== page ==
Recommendation of inquiry into Omagh bombing generally welcomed

Support for families in political quarters but determination too that those who planted bomb were responsible

Michael Gallagher, who lost his son Aiden in the Omagh bombing, pictured at the Omagh support centre after Mr Justice Horner recommended at Belfast High Court that the UK Government undertake a human rights compliant investigation into the bombing, and urged the Irish Government to do likewise. Photograph: Brian Lawless/PA Wire

Michael Gallagher, who lost his son Aiden in the Omagh bombing, pictured at the Omagh support centre after Mr Justice Horner recommended at Belfast High Court that the UK Government undertake a human rights compliant investigation into the bombing, and urged the Irish Government to do likewise. Photograph: Brian Lawless/PA Wire

 

Sinn Féin West Tyrone MP Órfhlaith Begley said the High Court recommendation was a tribute to the “determination and courage of the families of all those killed in the atrocity and their long campaign for truth and justice”.

“The judge’s comments that there is a real prospect the bombing could have been prevented will undoubtedly add to the distress of the families and leave them with further questions,” she said.

“That is why it is vital that the British government act on the judge’s recommendation and immediately move to announce a full, human rights compliant investigation into the exact circumstances of what happened.

“Grieving families should not have to face any further delays or face any more obstacles when it comes to finding out the truth about the deaths of their loved ones.”

SDLP leader and Foyle MP Colum Eastwood said the courage of the families of Omagh victims is “inspiring but they deserve the whole truth of what transpired”.

“We support their campaign for a full public inquiry into what happened,” he added.

Ulster Unionist MLA Mike Nesbitt, a former victims’ commissioner, said the full ruling will need very close scrutiny.

‘Work of the terrorists’

“Whatever detail is contained in the full ruling, the fact remains that the Omagh bomb was the work of the terrorists who chose to make it, transport it and detonate it in a market town on a busy August Saturday afternoon,“ he added.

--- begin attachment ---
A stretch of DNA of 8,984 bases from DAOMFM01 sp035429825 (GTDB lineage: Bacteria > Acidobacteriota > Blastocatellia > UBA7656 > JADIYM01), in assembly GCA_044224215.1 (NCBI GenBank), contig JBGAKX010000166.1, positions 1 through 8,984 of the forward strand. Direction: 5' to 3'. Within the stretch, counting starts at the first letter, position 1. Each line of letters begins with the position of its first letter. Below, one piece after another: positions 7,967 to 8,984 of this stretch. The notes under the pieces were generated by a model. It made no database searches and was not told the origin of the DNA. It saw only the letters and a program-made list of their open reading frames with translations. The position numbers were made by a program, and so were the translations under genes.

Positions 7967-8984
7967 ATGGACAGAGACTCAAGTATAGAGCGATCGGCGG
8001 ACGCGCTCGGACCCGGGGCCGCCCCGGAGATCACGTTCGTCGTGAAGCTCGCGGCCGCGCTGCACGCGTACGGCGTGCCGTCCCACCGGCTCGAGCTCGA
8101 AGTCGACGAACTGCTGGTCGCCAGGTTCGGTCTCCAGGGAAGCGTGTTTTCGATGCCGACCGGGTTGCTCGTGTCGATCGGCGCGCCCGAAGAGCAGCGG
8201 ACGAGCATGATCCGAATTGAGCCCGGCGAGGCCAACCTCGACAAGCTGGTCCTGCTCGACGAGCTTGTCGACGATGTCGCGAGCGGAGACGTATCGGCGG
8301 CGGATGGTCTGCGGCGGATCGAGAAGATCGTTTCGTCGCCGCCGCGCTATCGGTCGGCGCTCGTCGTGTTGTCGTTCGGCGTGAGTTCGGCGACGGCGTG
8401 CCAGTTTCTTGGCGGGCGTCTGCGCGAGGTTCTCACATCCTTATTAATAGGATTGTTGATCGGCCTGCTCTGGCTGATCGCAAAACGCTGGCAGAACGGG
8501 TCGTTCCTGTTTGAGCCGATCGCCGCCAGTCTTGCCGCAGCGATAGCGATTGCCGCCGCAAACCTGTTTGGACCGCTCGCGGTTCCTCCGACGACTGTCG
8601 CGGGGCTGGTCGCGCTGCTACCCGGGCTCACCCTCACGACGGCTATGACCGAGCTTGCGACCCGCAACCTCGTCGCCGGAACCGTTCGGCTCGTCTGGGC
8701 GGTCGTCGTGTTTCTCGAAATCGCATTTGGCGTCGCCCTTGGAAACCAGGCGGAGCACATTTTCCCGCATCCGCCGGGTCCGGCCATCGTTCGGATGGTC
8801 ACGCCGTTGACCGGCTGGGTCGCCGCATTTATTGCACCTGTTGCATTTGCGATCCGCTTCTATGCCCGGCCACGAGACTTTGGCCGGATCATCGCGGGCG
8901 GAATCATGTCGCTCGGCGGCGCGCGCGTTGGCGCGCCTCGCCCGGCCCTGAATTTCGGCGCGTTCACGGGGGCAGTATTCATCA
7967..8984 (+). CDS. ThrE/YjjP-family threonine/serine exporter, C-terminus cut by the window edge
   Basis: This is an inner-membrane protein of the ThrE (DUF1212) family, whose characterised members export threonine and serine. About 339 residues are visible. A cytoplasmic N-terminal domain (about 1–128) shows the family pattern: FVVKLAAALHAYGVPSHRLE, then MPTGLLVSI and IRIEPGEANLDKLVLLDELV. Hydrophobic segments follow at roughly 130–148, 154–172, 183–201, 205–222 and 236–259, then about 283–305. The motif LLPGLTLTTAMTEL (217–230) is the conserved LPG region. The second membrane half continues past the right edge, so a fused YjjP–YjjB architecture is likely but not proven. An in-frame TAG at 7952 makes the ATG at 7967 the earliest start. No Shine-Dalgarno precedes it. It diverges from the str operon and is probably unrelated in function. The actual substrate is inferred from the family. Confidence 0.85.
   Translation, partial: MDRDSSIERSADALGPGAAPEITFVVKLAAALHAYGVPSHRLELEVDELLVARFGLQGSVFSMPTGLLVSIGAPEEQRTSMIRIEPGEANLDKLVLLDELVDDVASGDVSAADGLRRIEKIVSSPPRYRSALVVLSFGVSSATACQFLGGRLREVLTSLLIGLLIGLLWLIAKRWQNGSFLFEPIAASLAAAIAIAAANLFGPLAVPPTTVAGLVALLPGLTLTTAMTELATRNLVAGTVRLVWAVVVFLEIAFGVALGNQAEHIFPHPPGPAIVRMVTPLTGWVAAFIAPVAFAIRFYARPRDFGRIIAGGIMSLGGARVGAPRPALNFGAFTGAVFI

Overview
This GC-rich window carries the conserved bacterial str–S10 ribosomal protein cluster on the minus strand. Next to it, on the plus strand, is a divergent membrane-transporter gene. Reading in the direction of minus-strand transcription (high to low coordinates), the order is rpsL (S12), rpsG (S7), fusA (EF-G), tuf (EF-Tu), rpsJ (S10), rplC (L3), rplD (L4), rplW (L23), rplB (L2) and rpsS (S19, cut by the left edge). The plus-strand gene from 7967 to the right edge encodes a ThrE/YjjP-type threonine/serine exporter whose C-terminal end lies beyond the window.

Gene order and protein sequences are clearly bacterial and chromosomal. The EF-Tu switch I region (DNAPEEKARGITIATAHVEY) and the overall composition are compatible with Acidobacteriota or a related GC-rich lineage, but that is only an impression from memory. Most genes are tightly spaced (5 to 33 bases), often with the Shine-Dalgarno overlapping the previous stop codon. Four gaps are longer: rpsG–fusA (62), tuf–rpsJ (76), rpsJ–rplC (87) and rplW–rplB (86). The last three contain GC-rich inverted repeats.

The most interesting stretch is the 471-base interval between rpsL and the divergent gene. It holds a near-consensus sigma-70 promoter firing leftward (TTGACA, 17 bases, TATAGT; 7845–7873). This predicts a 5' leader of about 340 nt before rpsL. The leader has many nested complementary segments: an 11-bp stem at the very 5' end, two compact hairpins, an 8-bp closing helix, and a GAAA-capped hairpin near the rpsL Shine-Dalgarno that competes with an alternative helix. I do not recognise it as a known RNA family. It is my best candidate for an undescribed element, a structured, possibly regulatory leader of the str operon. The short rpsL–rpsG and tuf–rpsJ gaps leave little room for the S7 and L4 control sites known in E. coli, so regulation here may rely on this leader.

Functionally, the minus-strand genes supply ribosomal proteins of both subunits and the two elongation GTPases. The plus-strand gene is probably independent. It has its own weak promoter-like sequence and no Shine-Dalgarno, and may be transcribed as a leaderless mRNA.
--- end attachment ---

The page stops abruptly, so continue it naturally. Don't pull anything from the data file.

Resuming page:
Taoiseach Micheál Martin has promised that the Government will consider a probe into the atrocity to establish if the attack could have been prevented.

“That was the single worst atrocity that occurred — it was appalling. But the responsibility rests with those that committed that foul act,” he said.

“So many people lost their lives — that said, there is an obligation on the (Irish and British) governments to examine what could have been done and if anything could have been done to prevent the atrocity with a view to informing future practice.

“I am in no doubt that evil people did that. It was an appalling, reckless act. It gave such heartache and broke so many families with the totally needless loss of life.

“We were well on the way to the peace process at the time and we should never lose sight of those who were ultimately responsible in the first instance — those who perpetrated this awful crime and thought up the idea of planting that bomb.

“We can never lose sight of that and they are fundamentally guilty of murdering so many people.

“But the State must always self-reflect in terms of how it acts to protect innocent people. I have just heard the news of the conclusion and there is an obligation on both Governments to consider that judgement.”

‘Careful consideration’

Mr Martin said he believed wholeheartedly in full openness and transparency. However, he said, aspects of the ruling will need careful consideration.

“We are going to analyse that judgement and do what is necessary in terms of the citizens on the island of Ireland.

“I always stand ready to have an open book in terms of any atrocity that is committed which has a cross-border dimension to it.

“In terms of following through in any way we can through the provision of information or the need to vindicate the rights of citizens. I am very open in terms of how we proceed with this. We have got to examine the options that are available to us.”

Michael Gallagher, whose son Anthony was killed in the bombing, said the enormity of the finding has yet to sink in.

“We would just call on the Government not to delay the suffering we have already went through over the past 23 years,” he told RTÉ.

“Do not go into an appeal process. Work with the families and move forward. Because we are not the terrorists here, we actually supported the government, we support the police, we support the intelligence service and we’ve asked the government to work with us.

“But that was not the case, so we’re here. What was a pleasant surprise today was that the judge talked about the Irish government in a cross border inquiry. We’ve felt that there should have been a cross border police investigation in 1998.”

Wave, the North’s largest cross-community victim support organisation, said the court finding “is a stark reminder that a line cannot be drawn under murder”.

“An amnesty is just wrong,” a spokesman said.